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Europe Can Help Ease Arctic Environment Change

EEA report looks at how the rest of Europe affects the Arctic environment

The Arctic region is warming at a rate of almost twice the global average, resulting in profound and rapid changes in its living conditions and the environment. A European Environment Agency (EEA) report, published today, looks at how the rest of Europe affects the Arctic environment and how changes in the region impact Europe in return.

The Arctic environment is under considerable combined pressures from climate change, economic development, biodiversity decline, threat from invasive species and others drivers of change, according to the new EEA assessment "The Arctic environment — European perspectives on a changing Arctic". These pressures have cumulative impacts especially on the region and its inhabitants but also on the rest of Europe and, due to the Arctic’s role in climate regulation and sea level rise, even globally.

Europe has contributed to the changes in the Arctic, the report states, but the European Union and its Member States can also play a positive role in several policy areas, including:

  • mitigating impacts from climate change and long-range pollution;
  • improving health and living standards in the region;
  • improving the knowledge base in support of strengthening the region’s ecosystem resilience;
  • reducing imports of natural resources from the region through a transition to a circular economy;
  • advancing sustainable management of resources; and
  • engaging actively on issues that require an international response.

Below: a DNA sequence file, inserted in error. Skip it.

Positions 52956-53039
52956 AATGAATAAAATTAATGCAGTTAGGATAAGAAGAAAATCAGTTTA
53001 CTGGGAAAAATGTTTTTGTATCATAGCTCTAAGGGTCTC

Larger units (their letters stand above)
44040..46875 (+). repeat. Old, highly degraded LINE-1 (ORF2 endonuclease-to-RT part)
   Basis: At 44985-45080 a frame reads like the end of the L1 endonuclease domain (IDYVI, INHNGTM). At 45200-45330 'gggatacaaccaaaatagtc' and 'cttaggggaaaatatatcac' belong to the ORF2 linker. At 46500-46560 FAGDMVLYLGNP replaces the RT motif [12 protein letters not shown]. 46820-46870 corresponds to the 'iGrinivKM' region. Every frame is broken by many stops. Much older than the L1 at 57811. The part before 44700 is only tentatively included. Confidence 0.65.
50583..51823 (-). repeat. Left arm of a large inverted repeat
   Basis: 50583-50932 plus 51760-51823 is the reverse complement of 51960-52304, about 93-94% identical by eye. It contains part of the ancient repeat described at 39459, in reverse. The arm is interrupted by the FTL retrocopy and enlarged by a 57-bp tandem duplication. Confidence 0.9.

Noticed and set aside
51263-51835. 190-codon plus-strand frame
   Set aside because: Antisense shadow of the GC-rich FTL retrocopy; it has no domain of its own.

The economic downturn and fluctuations in world commodity prices have led to a slowdown in investments in the Arctic, providing more time to build a better understanding of the complexity of the region’s ecosystem and also to develop cleaner technologies and put in place safety standards for long-term protection and prudent stewardship. The report stresses that this window of opportunity should be taken advantage of and that it is insufficient to merely focus efforts on documenting changes in the Arctic.

The new report — launched at ‘A sustainable Arctic: Innovative approaches’, a high-level event co-hosted by the European Commission, the European External Action Service and the Ministry for Foreign Affairs of Finland — is built on a large number of Arctic assessments, studies and indicators available to the EEA through the European Environment Information and Observation Network (Eionet) and our Arctic member countries, partners and networks.

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The European Environment Agency (EEA) is an agency of the European Union. Our task is to provide sound, independent information on the environment. We are a major information source for those involved in developing, adopting, implementing and evaluating environmental policy, and also the general public. The regulation establishing the EEA was adopted by the European Union in 1990. It came into force in late 1993 immediately after the decision was taken to locate the EEA in Copenhagen. Work started in earnest in 1994. The regulation also established the European environment information and observation network (Eionet).
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